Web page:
Monday, February 15, 2010

The Transfiguration of Our Lord [Year C] - February 14, 2010 (Luke 9:28-36 [37-43])

I have this hunch that the story of Jesus’ transfiguration strikes listeners of today as extremely bizarre. Maybe I’m just projecting my own impressions onto everyone else, but I’ve often wondered how we make sense of this account that is attested by three of the four gospel writers. Jesus goes to the top of a mountain with a few of his friends. Then, strangely, his appearance changes, his clothes start glowing crazy white and then two ancient figures from Israel’s history suddenly appear and hold a conversation with him. Before they know it, a cloud descends, out of which a voice is heard to say, “This is my Son, my Chosen! Listen to him!” And then, as soon as that last word is spoken—poof!—Jesus is left alone.

I mean, let’s be honest: this is not an ordinary day in the life of Jesus of Nazareth. This is not, by contrast, Jesus at a wedding reception, or eating in a house with his disciples. Modern ears can make sense of so many parts of Jesus’ story. The nativity, even with all the angels and the shepherds, is familiar to us. We hear, with considerable ease, Jesus’ teachings and parables. They include references and images that we know from our own life experiences: fishing…sowing seeds in a garden…dysfunctional family relationships. Even events like his baptism and his miracles and healings don’t seem altogether too other-worldly and ethereal. We can get a handle on them. We can, in some sense, “relate” to them.

But Jesus’ transfiguration is another story. It’s too short on the details our modern, scientific minds would like to know and too long on mystery—details like, how exactly did his features change? Or, how was he different after this metamorphosis? A hazy account of Jesus’ convening with two of Israel’s most famous prophets is jarringly out of place in the life of a man who hangs out with some of the earthiest people around, and who frequents some of the most common places around. This ascent into the clouds is just not something that happens to regular human beings, which is what we come to understand that Jesus is: One of us. Flesh and blood. God as human.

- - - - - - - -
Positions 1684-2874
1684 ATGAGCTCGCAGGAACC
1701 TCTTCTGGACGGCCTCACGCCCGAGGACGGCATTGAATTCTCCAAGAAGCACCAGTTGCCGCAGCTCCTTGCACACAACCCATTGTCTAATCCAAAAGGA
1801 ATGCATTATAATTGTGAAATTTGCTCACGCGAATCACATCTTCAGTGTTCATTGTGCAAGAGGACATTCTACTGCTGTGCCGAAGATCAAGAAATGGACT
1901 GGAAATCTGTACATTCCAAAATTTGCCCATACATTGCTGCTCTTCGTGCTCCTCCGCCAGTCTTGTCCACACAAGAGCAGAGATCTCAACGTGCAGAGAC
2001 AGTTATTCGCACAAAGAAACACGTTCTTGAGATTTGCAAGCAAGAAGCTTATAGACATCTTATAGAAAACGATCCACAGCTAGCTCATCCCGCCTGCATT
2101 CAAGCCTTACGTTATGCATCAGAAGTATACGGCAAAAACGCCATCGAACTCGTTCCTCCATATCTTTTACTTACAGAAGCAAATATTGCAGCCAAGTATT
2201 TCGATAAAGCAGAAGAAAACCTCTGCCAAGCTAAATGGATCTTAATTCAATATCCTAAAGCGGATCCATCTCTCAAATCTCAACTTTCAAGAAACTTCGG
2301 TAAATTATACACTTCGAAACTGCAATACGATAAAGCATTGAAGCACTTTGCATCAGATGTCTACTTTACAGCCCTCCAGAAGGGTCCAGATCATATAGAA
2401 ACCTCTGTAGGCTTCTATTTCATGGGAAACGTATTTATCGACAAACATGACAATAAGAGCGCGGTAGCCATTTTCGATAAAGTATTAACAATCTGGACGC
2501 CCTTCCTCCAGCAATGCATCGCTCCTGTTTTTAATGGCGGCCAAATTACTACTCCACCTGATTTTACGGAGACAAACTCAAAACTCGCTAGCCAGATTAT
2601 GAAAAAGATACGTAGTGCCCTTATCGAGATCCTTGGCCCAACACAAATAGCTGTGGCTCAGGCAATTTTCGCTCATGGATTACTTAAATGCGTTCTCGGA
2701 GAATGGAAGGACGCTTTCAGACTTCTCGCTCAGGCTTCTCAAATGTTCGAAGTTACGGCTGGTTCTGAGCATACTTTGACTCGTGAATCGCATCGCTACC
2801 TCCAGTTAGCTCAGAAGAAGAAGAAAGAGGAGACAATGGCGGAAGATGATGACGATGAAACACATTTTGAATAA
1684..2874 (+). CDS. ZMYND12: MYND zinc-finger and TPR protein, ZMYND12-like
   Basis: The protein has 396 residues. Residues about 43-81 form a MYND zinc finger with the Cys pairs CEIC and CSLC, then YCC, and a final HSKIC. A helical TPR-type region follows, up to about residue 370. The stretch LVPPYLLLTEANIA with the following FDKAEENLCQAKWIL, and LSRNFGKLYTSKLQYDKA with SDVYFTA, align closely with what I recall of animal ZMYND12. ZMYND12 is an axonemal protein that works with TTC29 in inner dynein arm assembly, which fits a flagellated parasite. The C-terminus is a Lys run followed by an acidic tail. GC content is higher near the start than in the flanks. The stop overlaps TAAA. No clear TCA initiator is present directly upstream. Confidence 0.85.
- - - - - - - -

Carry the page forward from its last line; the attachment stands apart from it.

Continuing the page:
One of the reasons, perhaps, that this transfiguration account is so remote to modern ears is that we are not as familiar with Moses and Elijah as earlier congregations, and certainly not as familiar as Jesus’ disciples. Here were two figures who loomed large over the Jewish and early Christian mindset. Moses, Elijah, and their individual stories factored some way into the faith and even identity of each and every Jewish person. They were the big guns, the holy head honchos of the Hebrew faith.

The most contemporary thing I might compare this to would be like being on the field, playing in the Super Bowl with Drew Brees as your quarterback, and then looking up in the huddle to see him discussing his next play with Terry Bradshaw and Joe Montana. The association made between Jesus and these two figures would have made a profound statement about his identity and about which direction his life was going to take.

What’s more, Luke tells us the three of them are discussing his upcoming departure. Interestingly, the word in the Greek is “exodus”: Moses, Elijah, and Jesus are speaking of his exodus, “which he was about to accomplish at Jerusalem.” Just prior to this trip up the mountain, Jesus had made the first prediction about his suffering, death, and resurrection. Referring to that event, then, as an exodus would have rung even more clearly in the ears of earlier audiences, for that is what Moses was known for. Moses had led his people in their deliverance from captivity in Egypt through the Red Sea and the wilderness of the Sinai to the freedom of the Holy Land. Now Jesus comes to lead God’s people out of captivity through the wilderness of death. It will be an exodus to true freedom.

All of these aspects of the Transfiguration, including the cloud that becomes like a veil to the disciples and the voice that thunders from inside like the words from an ancient prophet—things that may seem mysterious and peculiar to you and me—would have had a profound effect on those who first heard about this day in the life of Jesus of Nazareth.

It appears from our text that they do. Peter, James, and John are terrified as they enter the cloud. Peter, amazed at Jesus’ glory, is likely reminded further of the Feast of Tabernacles, the yearly festival during which the Hebrews commemorated the Exodus by constructing makeshift dwellings, or tabernacles, like the ones that had sheltered them in the wilderness. He doesn’t even understand what he’s saying, but he senses how good it is for them to be there and see this transfiguration, but, at least for now, they come down the mountain. There is, after all, an exodus ahead.

And, as they come down that mountain, they run into a man whose only son is overtaken by a demon. As they come down that mountain, they are confronted with the needs of the people, As they come down that mountain, they come face to face with their own failures as disciples, their own powerlessness over the true wilderness of the human experience.